US troops brace to harvest the dead of New Orleans after Hurricane Katrina

US troops brace to harvest the dead of New Orleans after Hurricane Katrina

NEW ORLEANS – New Orleans began counting its dead yesterday as US troops turned to the gruesome task of harvesting bloated corpses from the hurricane-torn city’s flooded streets and homes.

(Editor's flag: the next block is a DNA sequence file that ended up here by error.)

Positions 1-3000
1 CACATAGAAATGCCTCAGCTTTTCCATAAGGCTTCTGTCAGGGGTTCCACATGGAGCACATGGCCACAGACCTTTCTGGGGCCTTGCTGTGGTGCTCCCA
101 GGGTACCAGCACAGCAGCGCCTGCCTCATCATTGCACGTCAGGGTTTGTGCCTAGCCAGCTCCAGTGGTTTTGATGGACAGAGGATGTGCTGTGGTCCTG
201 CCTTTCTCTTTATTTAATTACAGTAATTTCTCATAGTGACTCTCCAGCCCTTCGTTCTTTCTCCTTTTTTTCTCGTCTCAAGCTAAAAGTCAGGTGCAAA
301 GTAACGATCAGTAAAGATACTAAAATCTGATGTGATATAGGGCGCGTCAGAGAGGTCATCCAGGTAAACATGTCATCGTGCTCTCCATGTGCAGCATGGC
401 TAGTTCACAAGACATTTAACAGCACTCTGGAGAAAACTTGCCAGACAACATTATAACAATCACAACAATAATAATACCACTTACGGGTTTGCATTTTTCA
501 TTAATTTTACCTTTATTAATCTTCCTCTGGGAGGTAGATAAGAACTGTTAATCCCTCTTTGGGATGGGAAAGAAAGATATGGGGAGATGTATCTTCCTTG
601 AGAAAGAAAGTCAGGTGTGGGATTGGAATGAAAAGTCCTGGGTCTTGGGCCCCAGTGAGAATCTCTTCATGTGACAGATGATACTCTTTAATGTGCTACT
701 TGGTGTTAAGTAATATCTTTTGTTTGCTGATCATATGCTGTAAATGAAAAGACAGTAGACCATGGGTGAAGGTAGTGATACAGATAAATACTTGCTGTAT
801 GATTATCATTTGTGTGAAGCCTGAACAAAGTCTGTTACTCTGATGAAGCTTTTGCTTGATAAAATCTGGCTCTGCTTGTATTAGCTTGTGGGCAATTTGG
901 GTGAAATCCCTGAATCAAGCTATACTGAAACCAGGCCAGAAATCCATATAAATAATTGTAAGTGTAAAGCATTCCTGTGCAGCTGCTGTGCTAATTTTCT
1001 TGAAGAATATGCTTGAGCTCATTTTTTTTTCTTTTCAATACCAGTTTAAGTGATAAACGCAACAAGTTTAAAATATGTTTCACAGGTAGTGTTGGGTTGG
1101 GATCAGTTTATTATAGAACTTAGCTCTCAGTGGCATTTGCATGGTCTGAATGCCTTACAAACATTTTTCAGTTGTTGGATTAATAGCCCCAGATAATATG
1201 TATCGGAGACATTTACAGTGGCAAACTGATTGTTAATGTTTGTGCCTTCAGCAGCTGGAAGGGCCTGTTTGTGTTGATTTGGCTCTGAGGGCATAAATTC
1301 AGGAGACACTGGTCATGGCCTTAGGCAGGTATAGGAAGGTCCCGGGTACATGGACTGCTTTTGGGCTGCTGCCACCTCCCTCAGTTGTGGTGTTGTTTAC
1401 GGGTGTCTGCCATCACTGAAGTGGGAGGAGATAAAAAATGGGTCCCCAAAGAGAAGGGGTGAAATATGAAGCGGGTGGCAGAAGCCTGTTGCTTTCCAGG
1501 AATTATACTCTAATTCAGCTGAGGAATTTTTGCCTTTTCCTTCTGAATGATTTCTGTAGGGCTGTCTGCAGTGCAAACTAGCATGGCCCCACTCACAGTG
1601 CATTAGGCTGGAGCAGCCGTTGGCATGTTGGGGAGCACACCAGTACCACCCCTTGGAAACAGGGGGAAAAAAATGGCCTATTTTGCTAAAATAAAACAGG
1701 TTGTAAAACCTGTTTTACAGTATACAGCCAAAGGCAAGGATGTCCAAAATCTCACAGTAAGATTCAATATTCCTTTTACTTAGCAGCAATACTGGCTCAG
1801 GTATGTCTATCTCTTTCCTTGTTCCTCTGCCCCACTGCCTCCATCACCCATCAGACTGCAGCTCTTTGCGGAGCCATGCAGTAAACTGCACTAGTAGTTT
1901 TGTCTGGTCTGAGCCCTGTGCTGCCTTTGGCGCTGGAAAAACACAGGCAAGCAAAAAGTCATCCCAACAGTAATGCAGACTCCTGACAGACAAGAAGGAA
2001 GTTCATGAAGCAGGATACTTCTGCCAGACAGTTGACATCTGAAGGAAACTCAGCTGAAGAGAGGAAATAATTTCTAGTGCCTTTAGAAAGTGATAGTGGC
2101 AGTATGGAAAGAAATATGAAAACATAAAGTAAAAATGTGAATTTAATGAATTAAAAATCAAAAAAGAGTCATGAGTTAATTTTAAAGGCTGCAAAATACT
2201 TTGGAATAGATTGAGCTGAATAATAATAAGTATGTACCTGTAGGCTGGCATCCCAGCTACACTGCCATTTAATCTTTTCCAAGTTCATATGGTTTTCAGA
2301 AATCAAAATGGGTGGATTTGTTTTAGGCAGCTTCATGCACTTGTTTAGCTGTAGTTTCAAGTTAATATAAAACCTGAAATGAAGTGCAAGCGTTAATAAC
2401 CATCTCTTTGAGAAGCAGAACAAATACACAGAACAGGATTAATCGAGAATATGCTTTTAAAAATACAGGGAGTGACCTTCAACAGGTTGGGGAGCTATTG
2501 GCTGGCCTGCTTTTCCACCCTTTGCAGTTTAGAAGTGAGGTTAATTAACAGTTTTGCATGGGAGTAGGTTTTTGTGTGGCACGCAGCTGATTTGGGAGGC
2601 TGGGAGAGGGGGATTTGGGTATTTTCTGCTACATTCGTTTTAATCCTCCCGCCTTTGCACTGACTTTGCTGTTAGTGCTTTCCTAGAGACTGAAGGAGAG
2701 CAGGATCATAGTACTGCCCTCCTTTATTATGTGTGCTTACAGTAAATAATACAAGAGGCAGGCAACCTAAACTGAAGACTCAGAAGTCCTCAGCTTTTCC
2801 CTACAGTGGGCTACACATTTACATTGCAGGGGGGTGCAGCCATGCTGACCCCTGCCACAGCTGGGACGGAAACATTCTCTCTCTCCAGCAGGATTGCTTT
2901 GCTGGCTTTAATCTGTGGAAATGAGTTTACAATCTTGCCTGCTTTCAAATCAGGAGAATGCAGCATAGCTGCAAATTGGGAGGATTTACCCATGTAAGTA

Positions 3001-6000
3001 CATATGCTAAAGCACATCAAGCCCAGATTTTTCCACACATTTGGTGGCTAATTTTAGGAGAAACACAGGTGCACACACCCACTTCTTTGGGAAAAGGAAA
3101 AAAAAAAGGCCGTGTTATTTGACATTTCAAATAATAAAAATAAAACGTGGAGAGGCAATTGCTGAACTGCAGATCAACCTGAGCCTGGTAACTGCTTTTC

Seven days after Hurricane Katrina triggered the worst natural calamity in US history, officials prepared the country for a heavy death toll that is expected to number in the thousands across the devastated US Gulf coast. “It is going to be about as ugly a scene as we’ve witnessed in this country, with the possible exception of 9/11,” Homeland Security chief Michael Chertoff said, referring to the 2001 terror attacks that killed nearly 3 000.”I think we need to prepare the country for what’s coming,” Chertoff told Fox News Sunday from a suburb of flooded New Orleans.”I really want to tell people that we have got some tough days ahead of us.”Senior medical officials said 59 bodies had been collected in New Orleans so far, but cautioned that was just a fraction of those killed.”It is a small number that everyone of us knows is going to grow,” said Dr Fred Cerise, Louisiana Health and Hospitals Secretary.Before the grisly hunt for the dead began in earnest, US troops scrambled to move out thousands of survivors still eager for evacuation amid the largest refugee operation ever seen in the United States.A house-to-house search for residents who opted to weather Katrina at home raised the prospect of a possible showdown when Chertoff suggested they would be evacuated whether they liked it or not.”We are not going to be able to have people sitting in houses in the city of New Orleans for weeks and months while we de-water and clean this city with the hope that we’re going to continue to supply them with food and water,” he told NBC’s Meet the Press programme.Even as he spoke, residents of one evacuated New Orleans suburb were thronging police checkpoints in a bid to return to their homes.Chertoff made the rounds of talk shows as part of a public-relations blitz launched by President George W.Bush’s administration to counter widespread criticism of its response to Katrina.Secretary of State Condoleezza Rice and Defence Secretary Donald Rumsfeld fanned out across stricken areas on Sunday and Bush planned his second tour in three days yesterday.Chertoff defended the administration’s handling of the crisis and stressed the immediate need was to deal with recovery and the needs of hundreds of thousands of refugees rather than getting bogged down in assigning blame.”We are basically moving the city of New Orleans to other parts of the country,” he said.Authorities have estimated it would take several months to drain the one-time bustling jazz capital.Relief and rescue efforts picked up steam over the weekend, with New Orleans’ two major refuges cleared Saturday of the last of tens of thousands of survivors who had spent days trapped in squalor and fear.The horrors of the past week also took their toll on the local emergency services, and Mayor Ray Nagin said several New Orleans police and firefighters had been even driven to suicide.- Nampa-AFP”It is going to be about as ugly a scene as we’ve witnessed in this country, with the possible exception of 9/11,” Homeland Security chief Michael Chertoff said, referring to the 2001 terror attacks that killed nearly 3 000.”I think we need to prepare the country for what’s coming,” Chertoff told Fox News Sunday from a suburb of flooded New Orleans.”I really want to tell people that we have got some tough days ahead of us.”Senior medical officials said 59 bodies had been collected in New Orleans so far, but cautioned that was just a fraction of those killed.”It is a small number that everyone of us knows is going to grow,” said Dr Fred Cerise, Louisiana Health and Hospitals Secretary.Before the grisly hunt for the dead began in earnest, US troops scrambled to move out thousands of survivors still eager for evacuation amid the largest refugee operation ever seen in the United States.A house-to-house search for residents who opted to weather Katrina at home raised the prospect of a possible showdown when Chertoff suggested they would be evacuated whether they liked it or not.”We are not going to be able to have people sitting in houses in the city of New Orleans for weeks and months while we de-water and clean this city with the hope that we’re going to continue to supply them with food and water,” he told NBC’s Meet the Press programme.Even as he spoke, residents of one evacuated New Orleans suburb were thronging police checkpoints in a bid to return to their homes.Chertoff made the rounds of talk shows as part of a public-relations blitz launched by President George W.Bush’s administration to counter widespread criticism of its response to Katrina.Secretary of State Condoleezza Rice and Defence Secretary Donald Rumsfeld fanned out across stricken areas on Sunday and Bush planned his second tour in three days yesterday.Chertoff defended the administration’s handling of the crisis and stressed the immediate need was to deal with recovery and the needs of hundreds of thousands of refugees rather than getting bogged down in assigning blame.”We are basically moving the city of New Orleans to other parts of the country,” he said.Authorities have estimated it would take several months to drain the one-time bustling jazz capital.Relief and rescue efforts picked up steam over the weekend, with New Orleans’ two major refuges cleared Saturday of the last of tens of thousands of survivors who had spent days trapped in squalor and fear.The horrors of the past week also took their toll on the local emergency services, and Mayor Ray Nagin said several New Orleans police and firefighters had been even driven to suicide.- Nampa-AFP

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